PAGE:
Ready for lunch. Reuters//Liau Chung-ren

 Hong Kong's silent democratic opposition has finally spoken up. Or has it?

Tens of thousands of Hong Kong residents marched yesterday to show their opposition to a pro-democracy movement threatening to bring the city’s financial district to a standstill if genuine elections aren't allowed in the semi-autonomous Chinese territory. The demonstration is evidence, organizers and lawmakers said, that Hong Kong's silent majority has finally spoken up.

Pro-Beijing protesters march in the streets to demonstrate against a pro-democracy Occupy Central campaign in Hong Kong on Aug. 17. (Reuters/Tyrone Siu)
The group that organized Sunday’s demonstration, the Alliance for Peace and Democracy, says it has collected 1.4 million signatures for a petition against Occupy Central, a group promising to demonstrate if a proposal for election reform from Beijing doesn’t meet international standards for universal suffrage. (AP Photo/Vincent Yu)

Or have they? Indeed, plenty of local Hong Kongers (paywall) are concerned by the disruptions an occupation of the city’s financial district could bring and doubt the use of widespread pro-democracy protests, promoted by a group called Occupy Central, in the face of Beijing’s growing influence. But those concerned citizens weren't necessarily the ones out on the streets this weekend.

Many of the protesters appeared to have been bused in from mainland China by groups like China's government-affiliated Federation of Trade Unions or the Hong Kong Livestock Industry Association. Some protesters, including many elderly, said their transportation to the rally was provided for, or seemed to have no idea what the protest was against when questioned by reporters.

Others appear to have been paid to participate: a WhatsApp message seen by Reuters offered potential participants HK$350 ($45 U.S.) for attending the rally for five hours. Hong Kong’s Cable TV filmed demonstrators on a bus receiving cash from organizers. Some told local media that they had been pressured by their employees to demonstrate, while others said they had come mainly for the shopping. Some of Hong Kong’s thousands of domestic helpers were also enlisted, and reportedly paid between HK$200 to HK$300 for their attendance.

Even with these incentives, the turnout was likely smaller than a pro-democracy demonstration on July 1, the anniversary of Hong Kong’s handover to China, according to some outside estimates. Hong Kong University estimates that at most 88,000 people took part on Sunday, but the police say that 110,800 people attended, more than the 98,000 that police believe attended the July 1st protest. But photos of the two events show vastly less dense crowds at yesterday’s protest (Sunday’s photo is on the bottom):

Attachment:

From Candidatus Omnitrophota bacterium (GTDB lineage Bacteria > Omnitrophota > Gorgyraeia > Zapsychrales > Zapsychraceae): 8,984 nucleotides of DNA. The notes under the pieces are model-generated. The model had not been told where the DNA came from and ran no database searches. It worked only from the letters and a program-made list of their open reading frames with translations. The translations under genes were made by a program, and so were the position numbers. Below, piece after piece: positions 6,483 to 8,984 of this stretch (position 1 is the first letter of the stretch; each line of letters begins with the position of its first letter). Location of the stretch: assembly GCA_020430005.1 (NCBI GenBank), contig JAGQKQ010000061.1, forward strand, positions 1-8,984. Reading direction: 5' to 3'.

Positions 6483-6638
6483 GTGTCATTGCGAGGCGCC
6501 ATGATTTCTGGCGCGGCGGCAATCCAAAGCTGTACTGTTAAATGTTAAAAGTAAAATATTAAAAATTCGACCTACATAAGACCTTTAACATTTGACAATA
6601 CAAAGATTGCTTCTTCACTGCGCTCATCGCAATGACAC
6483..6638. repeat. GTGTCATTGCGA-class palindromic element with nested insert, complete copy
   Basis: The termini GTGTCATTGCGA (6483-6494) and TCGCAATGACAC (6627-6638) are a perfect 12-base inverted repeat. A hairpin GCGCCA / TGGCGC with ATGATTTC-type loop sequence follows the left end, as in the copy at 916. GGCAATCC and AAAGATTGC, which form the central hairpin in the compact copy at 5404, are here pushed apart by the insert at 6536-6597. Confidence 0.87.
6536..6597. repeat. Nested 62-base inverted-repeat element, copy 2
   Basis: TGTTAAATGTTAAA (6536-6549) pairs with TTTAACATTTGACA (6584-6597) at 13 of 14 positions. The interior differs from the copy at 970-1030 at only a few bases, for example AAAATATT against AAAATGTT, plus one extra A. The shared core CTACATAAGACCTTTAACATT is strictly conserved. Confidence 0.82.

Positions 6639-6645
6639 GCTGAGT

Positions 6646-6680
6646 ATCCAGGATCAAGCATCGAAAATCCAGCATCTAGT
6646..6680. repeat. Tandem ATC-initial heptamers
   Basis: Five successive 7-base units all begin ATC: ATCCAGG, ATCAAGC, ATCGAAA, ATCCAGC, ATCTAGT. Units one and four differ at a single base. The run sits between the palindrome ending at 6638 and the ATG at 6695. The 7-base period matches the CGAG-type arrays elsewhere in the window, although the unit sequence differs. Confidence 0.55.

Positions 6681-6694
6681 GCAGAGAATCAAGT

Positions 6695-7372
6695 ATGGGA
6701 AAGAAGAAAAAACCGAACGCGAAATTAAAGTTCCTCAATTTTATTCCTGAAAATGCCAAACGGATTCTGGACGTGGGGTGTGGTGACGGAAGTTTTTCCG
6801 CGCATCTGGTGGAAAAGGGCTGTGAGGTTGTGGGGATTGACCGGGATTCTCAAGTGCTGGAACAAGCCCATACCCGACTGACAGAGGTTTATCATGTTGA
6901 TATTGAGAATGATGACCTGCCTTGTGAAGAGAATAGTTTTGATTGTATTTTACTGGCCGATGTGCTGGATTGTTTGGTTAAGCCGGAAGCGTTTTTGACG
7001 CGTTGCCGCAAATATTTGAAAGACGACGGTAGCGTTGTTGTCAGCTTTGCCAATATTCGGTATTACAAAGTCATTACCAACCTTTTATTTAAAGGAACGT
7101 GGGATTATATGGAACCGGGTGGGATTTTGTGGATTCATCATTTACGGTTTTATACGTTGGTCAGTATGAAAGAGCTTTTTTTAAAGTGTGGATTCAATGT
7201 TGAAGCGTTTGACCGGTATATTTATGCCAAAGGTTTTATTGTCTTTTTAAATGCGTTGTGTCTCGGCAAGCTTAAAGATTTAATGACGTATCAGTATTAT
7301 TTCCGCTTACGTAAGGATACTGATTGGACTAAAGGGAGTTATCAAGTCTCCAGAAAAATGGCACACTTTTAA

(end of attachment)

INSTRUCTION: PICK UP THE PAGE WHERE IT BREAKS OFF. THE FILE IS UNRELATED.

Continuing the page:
Nonetheless, China's state-run news wire Xinhua reported over 190,000 people attended the march.

A race held earlier Sunday morning to oppose Occupy Central was expected to attract 10,000 people but fewer than 900 people attended. According to Paul Yip, a professor at Hong Kong University’s department of social work and administration, many demonstrators, left the rally at its starting point at Victoria Park or took the subway to downtown Hong Kong to rejoin the march near the end.

Occupy Central supporters shout at pro-Beijing protesters as they march in the streets to demonstrate against a pro-democracy Occupy Central campaign in Hong Kong on Aug. 17 (Reuters/Tyrone Siu)

Some of the march’s participants may have been lured more by the prospect of free lunch than protecting stability in Hong Kong. Local Hong Kong families were turned away from dim sum restaurants near the march’s start, where the demonstrations organizers had booked dozens of tables for sponsored lunches.

Robert Chow, spokesman for the alliance, compared the restaurant bookings to the churches that packed lunches for Martin Luther King’s civil rights march in Washington in 1963. Chow said,”If there’s an organization gathering 2,000 people, if they say let's gather at a restaurant … what's wrong with that?”

This post originally appeared on Quartz, an Atlantic partner site.

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